Elisabeth Forster-Nietzsche

Elisabeth Forster-Nietzsche

Elisabeth Förster-Nietzsche
Elisabeth Förster-Nietzsche, ca. 1894
Born Therese Elisabeth Alexandra Förster-Nietzsche
(1846-07-10)July 10, 1846
Röcken, Prussia
Died November 8, 1935(1935-11-08) (aged 89)
Weimar, Germany
Nationality German
Known for sister of philosopher Friedrich Nietzsche, founder of Nueva Germania and Nazi sympathiser.
Spouse(s) Bernhard Förster

Therese Elisabeth Alexandra Förster-Nietzsche (July 10, 1846 – November 8, 1935), who went by her second name, was the sister of philosopher Friedrich Nietzsche and the creator of the Nietzsche Archive in 1894.

Förster-Nietzsche was two years younger than her brother. Both were children of a Lutheran pastor in the German village of Röcken bei Lützen. The two children were close during their childhood and early adult years. However, the siblings grew apart in 1885 when Elisabeth married Bernhard Förster, a former high school teacher who had become a fanatic anti-Semitic agitator—Friedrich Nietzsche abhorred anti-Semitism.[1]

Nueva Germania

Main article: Nueva Germania

Förster planned to create a "pure" Aryan settlement in the New World, and had found a site in Paraguay which he thought would be suitable. The couple persuaded 14 German families to join them in the colony, to be called Nueva Germania, and the group left Germany for South America on February 15, 1887.

The colony did not thrive. The land was not suitable for German methods of farming, illness ran rampant, and transportation to the colony was slow and difficult. Faced with mounting debts, Förster committed suicide by poisoning himself on June 3, 1889. Four years later his widow left the colony forever and returned to Germany. The colony still exists as part of San Pedro.

Nietzsche Archive

Main article: Nietzsche-Archiv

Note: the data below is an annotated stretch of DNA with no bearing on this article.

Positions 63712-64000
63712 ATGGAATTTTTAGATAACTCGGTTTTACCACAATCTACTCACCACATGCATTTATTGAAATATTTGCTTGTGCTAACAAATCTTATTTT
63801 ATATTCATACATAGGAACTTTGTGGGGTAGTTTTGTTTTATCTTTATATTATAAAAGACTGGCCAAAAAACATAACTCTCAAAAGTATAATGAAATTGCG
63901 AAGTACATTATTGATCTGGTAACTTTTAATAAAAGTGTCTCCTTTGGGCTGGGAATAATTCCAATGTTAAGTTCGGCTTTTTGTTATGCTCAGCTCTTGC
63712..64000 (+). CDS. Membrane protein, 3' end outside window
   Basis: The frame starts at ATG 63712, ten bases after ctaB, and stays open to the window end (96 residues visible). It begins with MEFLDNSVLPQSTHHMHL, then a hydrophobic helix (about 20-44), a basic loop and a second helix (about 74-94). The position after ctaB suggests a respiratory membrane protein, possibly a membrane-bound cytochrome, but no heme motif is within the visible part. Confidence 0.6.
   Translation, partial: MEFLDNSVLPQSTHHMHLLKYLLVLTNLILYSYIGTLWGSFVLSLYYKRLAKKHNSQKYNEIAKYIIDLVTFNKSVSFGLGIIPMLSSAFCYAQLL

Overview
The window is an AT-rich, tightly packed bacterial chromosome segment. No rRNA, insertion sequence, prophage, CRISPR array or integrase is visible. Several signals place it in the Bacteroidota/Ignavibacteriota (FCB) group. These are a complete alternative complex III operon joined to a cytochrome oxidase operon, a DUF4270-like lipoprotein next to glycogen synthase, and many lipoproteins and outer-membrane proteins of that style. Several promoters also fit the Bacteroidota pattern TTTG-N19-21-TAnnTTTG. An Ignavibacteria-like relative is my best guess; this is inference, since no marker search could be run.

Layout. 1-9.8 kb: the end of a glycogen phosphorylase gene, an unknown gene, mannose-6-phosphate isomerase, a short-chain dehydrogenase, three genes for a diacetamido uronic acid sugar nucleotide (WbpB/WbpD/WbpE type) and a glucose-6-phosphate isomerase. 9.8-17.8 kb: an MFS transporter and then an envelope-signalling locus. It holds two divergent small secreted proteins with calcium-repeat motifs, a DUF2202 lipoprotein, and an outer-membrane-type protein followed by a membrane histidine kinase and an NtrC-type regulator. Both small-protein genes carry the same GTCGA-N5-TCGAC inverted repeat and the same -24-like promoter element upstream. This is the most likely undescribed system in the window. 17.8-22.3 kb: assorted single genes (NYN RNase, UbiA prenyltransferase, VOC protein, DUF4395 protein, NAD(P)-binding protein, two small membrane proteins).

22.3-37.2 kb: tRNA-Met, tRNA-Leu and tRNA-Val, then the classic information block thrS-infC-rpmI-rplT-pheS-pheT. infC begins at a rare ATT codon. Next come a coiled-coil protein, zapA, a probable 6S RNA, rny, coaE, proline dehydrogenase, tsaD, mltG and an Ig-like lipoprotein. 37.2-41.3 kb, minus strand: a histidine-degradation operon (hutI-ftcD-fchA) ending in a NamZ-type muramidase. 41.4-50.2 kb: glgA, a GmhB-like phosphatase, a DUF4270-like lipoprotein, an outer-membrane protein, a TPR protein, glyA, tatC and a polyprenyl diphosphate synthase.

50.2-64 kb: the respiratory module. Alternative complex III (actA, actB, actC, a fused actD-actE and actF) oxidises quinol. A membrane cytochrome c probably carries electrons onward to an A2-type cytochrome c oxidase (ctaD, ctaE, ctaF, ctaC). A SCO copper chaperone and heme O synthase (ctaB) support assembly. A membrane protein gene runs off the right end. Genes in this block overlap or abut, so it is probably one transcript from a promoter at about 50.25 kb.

Friedrich Nietzsche's mental collapse occurred in 1889 (he died in 1900), and upon Elisabeth's return in 1893 she found him an invalid whose published writings were beginning to be read and discussed throughout Europe. Förster-Nietzsche took a leading role in promoting her brother, especially through the publication of a collection of Nietzsche's fragments under the name of The Will to Power.[2]

Affiliation with the Nazi party

In 1930, Förster-Nietzsche, a German nationalist and anti-semite,[3][4] became a supporter of the Nazi Party. After Hitler came to power in 1933, the Nietzsche Archive received financial support and publicity from the government, in return for which Förster-Nietzsche bestowed her brother's considerable prestige on the régime. Förster-Nietzsche's funeral in 1935 was attended by Hitler and several high-ranking Nazi officials.[3]


See also


  • Diethe, Carol, Nietzsche's Sister and the Will to Power, Urbana: University of Illinois Press, 2003. (A biography of Elisabeth Förster-Nietzsche)
  • Macintyre, Ben, Forgotten Fatherland: The Search for Elisabeth Nietzsche, New York: Farrar Straus Giroux, 1992.

External links

  • Entretien autour de Friedrich Nietzsche et son temps